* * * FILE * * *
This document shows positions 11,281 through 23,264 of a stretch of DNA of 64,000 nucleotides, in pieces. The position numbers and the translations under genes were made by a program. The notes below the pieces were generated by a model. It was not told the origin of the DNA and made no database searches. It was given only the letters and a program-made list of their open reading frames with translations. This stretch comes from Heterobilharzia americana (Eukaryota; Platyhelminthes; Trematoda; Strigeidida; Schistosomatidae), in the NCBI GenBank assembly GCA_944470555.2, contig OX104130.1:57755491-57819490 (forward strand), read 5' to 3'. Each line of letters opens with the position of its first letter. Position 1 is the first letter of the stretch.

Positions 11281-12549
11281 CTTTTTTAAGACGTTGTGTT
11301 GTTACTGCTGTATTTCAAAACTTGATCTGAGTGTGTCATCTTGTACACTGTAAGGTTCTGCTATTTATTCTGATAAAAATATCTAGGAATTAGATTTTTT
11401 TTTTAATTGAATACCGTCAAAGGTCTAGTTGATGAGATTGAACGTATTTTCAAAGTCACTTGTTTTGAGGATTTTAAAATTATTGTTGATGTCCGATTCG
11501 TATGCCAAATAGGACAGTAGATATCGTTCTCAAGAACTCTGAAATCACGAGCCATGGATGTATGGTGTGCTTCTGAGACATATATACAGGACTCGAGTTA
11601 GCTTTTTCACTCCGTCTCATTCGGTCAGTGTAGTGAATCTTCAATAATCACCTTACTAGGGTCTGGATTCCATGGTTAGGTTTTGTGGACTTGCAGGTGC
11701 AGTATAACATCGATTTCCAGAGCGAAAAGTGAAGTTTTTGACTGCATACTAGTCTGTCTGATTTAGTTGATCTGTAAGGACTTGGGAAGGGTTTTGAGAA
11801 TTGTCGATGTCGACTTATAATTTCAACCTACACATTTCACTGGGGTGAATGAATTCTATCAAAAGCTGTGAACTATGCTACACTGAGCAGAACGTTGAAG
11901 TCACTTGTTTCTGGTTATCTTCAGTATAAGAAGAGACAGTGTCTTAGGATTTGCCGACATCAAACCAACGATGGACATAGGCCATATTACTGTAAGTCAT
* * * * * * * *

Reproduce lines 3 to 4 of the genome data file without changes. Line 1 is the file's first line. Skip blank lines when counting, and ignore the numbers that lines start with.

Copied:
11281 CTTTTTTAAGACGTTGTGTT
11301 GTTACTGCTGTATTTCAAAACTTGATCTGAGTGTGTCATCTTGTACACTGTAAGGTTCTGCTATTTATTCTGATAAAAATATCTAGGAATTAGATTTTTT